From Kalo Shop, Chicago.
The feet on the salt-dishes were made by melting scrap silver into little balls on a charcoal block; it is a peculiarity of metals that if a small quantity is melted on a flat surface, it will run together in the form of a ball. Three balls of equal size were made and soldered with the silver solder to the bottoms of the dishes, thus forming the feet.
Silver articles may be oxidized with the same sulphide of potassium solution that was suggested for use on copper. See p. 41.
Fig. 106. "Paneled" silver salt dishes.
To etch a design on silver proceed as with copper, except that the etching solution is made of nitric acid, 20 parts; hydrochloric acid, 5 parts; water, 75 parts. Or, a solution of equal parts of nitric acid and water may be used.
Fig. 107. Silver sugar-bowls, fluted and paneled, wire handles.
Articles made of silver may be polished by hand by first using fine emery cloth. Then mix a paste of flour emery or powdered pumice with oil, and apply with the piece of emery cloth. Nearly all metals under certain conditions will form a combination with the oxygen in the air. Iron rusts, forming oxide of iron; copper when heated red hot forms a black scale which peels off when it gets cold, this is black oxide of copper. Silver when it is heated to redness also forms a thin white scale (designated in the trade as "fire scale"), that clings tenaciously to it. In fact, whenever it is desired to remove it, it is necessary to file, scrape, or polish it off, or else remove it with acid. The reasons for mentioning it here are: First, when soldering two pieces of silver together, both pieces should always be filed so as to cut thru this fire scale, otherwise they are very liable to break apart; Second, when polishing a finished piece of silver one is very liable to polish thru the fire scale, and as the fire scale is of a different shade of color from the silver underneath, it makes the object look patchy in color. So it is necessary either to have all the fire scale off, or else have it all on. The old craftsmen left it all on. The modern manufacturers take it all off by dipping it in a solution composed of equal parts of nitric acid and water, to which is added a small quantity of acetic acid (one-half pint acetic acid to two gallons of the compound) to make it work smoothly. For our work it is just as well and very much easier to leave it all on, so after the silver has been well polished and all the scratches and marks removed, heat it with the blow-pipe to a dull red, and when it is nearly cold place it in the sulphuric acid "pickle" and leave it there for ten minutes, then repeat the process, and the silver will be a dull white (care must be taken not to put any iron or steel in the pickle, as it will turn the silver copper color). Then it should be polished lightly with the emery paste, washed off in hot water with soap, and finally polished with canton flannel and powdered rouge or whiting.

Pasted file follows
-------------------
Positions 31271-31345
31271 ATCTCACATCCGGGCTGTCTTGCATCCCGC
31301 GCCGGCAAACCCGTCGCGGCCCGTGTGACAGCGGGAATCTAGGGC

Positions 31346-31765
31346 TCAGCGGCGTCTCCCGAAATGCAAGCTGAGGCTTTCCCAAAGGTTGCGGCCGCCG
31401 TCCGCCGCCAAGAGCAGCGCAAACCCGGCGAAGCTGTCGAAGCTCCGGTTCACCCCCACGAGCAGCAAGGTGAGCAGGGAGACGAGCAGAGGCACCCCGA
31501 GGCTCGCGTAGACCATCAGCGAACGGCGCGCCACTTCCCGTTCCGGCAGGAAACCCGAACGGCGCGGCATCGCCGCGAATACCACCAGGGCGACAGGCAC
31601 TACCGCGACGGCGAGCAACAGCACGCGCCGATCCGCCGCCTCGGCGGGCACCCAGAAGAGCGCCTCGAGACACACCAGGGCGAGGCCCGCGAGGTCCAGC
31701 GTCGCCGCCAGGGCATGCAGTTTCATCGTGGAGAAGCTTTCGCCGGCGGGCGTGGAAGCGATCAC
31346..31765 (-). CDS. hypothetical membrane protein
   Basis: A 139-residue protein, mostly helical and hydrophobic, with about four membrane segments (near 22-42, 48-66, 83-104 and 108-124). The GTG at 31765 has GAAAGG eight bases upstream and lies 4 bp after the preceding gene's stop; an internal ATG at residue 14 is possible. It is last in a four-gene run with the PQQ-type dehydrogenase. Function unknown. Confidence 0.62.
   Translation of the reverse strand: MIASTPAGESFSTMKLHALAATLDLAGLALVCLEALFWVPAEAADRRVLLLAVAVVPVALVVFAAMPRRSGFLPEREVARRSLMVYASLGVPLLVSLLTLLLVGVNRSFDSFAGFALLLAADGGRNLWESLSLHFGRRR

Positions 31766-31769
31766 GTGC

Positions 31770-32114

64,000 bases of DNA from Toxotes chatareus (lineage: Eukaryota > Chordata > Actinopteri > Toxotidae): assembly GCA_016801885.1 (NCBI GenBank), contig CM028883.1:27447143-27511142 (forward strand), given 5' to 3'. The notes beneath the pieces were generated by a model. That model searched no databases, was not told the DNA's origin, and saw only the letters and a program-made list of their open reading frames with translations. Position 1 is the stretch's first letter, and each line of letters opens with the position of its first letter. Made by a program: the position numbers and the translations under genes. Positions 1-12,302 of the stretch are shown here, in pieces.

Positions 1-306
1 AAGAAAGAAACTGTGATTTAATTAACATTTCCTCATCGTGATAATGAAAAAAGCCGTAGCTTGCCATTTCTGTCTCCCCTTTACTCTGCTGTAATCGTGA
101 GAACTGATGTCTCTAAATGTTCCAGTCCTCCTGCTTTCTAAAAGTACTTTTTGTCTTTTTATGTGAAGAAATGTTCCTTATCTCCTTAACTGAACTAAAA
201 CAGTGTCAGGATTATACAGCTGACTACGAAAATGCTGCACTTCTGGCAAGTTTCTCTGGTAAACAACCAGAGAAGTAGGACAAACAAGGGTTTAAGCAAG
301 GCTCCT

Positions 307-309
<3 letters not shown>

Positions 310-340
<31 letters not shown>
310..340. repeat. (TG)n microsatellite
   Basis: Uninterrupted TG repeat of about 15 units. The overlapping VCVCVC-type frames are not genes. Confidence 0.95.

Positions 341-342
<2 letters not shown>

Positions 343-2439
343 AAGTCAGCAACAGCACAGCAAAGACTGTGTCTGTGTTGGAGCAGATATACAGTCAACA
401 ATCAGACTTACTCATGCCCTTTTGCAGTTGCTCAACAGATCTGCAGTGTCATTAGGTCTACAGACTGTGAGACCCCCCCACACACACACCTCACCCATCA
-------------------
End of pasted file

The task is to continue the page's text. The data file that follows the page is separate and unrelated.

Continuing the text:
Fig. 108. Silver salad-bowl, with two-piece handle.
From Kalo Shop, Chicago.
This treatment will give to the silver the soft, dull sheen that has added so much to the charm of the old colonial silver, and which is so much more beautiful than the hard, bright glitter of the modern commercial finishes.
The aluminum bread-tray, Fig. 109, was beaten up from a flat piece of metal by methods similar to those described for working copper, except that it is not necessary to anneal aluminum.
Aluminum can be cleaned by immersion in a solution of caustic soda.
Fig. 109. Aluminum bread-tray.